James Broughton’s advice, “Follow your own Weird,” animates the documentary Big Joy: The Adventures of James Broughton, which shows how this little-known queer filmmaker and poet fought against the grain of dominant culture to live an authentic life. Big Joy explores Broughton’s life, art, and love where he weaves the quirky, bizarre, sexual and charming – all with a sprinkle of spirituality.
THEATRICAL TOUR THIS SUMMER
Broughton was true to his own spirit, and devoted his life to marching at the sound of his own drum and inspiring others to do the same. - Out Magazine
A visionary forerunner to the Beat Generation and the countercultural eruption of the 1960s, underground filmmaker and poet James Broughton (1913-99) is celebrated in this buoyant documentary portrait…an insightful survey of West Coast bohemia in the wake of World War II. - Wall Street Journal
Charismatic and intensely creative…Big Joy captures [Broughton’s] oversize spirit.- Village Voice
AVAILABLE NOW ON DEMAND AND DVD
DVD BONUS MATERIAL:
- DELETED SCENES
- EXTRA INTERVIEWS AND STORIES
- KEITH HENNESSY PRESENTATION
- POETRY READINGS
James’ story shows what it means to be yourself, how making art can keep you from losing hope, and how you can find true love – and yourself – at age 62, or any age. The luminous life and work of James Broughton has hit the big screen. Big Joy: the Adventures of James Broughton provides a humorous antidote to the cynicism and materialism of our age.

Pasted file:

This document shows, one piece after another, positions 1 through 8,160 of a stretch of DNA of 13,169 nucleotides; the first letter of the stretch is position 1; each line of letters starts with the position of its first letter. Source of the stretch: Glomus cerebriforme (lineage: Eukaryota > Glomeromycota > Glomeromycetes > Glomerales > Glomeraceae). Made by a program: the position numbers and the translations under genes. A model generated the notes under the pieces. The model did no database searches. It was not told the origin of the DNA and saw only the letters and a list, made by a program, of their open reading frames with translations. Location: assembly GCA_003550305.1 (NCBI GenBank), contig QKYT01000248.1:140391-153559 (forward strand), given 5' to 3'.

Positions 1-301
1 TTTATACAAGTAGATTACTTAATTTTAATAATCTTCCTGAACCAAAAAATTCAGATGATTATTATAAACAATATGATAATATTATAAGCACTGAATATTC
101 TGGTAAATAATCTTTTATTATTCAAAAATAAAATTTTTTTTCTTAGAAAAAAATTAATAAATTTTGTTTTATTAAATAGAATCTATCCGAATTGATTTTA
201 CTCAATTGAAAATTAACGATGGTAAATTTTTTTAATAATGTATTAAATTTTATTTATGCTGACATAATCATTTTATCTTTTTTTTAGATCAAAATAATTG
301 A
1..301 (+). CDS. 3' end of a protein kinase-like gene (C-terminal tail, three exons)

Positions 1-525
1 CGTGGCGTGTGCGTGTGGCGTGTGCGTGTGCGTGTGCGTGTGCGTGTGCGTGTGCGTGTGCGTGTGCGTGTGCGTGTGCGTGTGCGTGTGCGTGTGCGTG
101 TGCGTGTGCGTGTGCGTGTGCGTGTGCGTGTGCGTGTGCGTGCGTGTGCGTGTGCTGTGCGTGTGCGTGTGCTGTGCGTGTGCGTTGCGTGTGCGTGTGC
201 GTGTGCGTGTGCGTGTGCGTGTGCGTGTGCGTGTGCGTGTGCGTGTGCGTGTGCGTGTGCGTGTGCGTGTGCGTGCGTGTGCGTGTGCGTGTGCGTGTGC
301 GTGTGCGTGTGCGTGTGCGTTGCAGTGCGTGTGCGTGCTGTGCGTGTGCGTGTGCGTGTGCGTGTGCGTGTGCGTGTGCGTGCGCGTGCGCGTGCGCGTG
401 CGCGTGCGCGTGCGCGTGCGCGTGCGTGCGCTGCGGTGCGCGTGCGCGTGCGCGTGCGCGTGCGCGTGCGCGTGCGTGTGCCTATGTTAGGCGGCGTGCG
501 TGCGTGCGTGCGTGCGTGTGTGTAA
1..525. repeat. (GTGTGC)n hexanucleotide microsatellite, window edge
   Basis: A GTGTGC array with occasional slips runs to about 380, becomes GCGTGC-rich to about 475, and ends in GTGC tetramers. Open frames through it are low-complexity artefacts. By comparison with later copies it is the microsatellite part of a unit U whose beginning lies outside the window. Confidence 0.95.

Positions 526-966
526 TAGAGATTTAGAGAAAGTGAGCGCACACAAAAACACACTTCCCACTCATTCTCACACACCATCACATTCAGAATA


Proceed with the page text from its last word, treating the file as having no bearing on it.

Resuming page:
Led by journalist and futurist Stephen Silha, who had a mentorship relationship with Broughton for the last 10 of his 85 years, the Big Joy project brings together the skills of many artists and media-makers who have been influenced by Broughton.
The Big Joy film creates a journey through the life and works of the exquisite poet, a vibrant lover, innovator, and role model James Broughton. Most importantly, those people who knew or worked with James will share their stories and insights into the life of this master of visual and verbal images.
A lovely valentine to a counter cultural figure whose sense of joy and adventure will win you over - SF Chronicle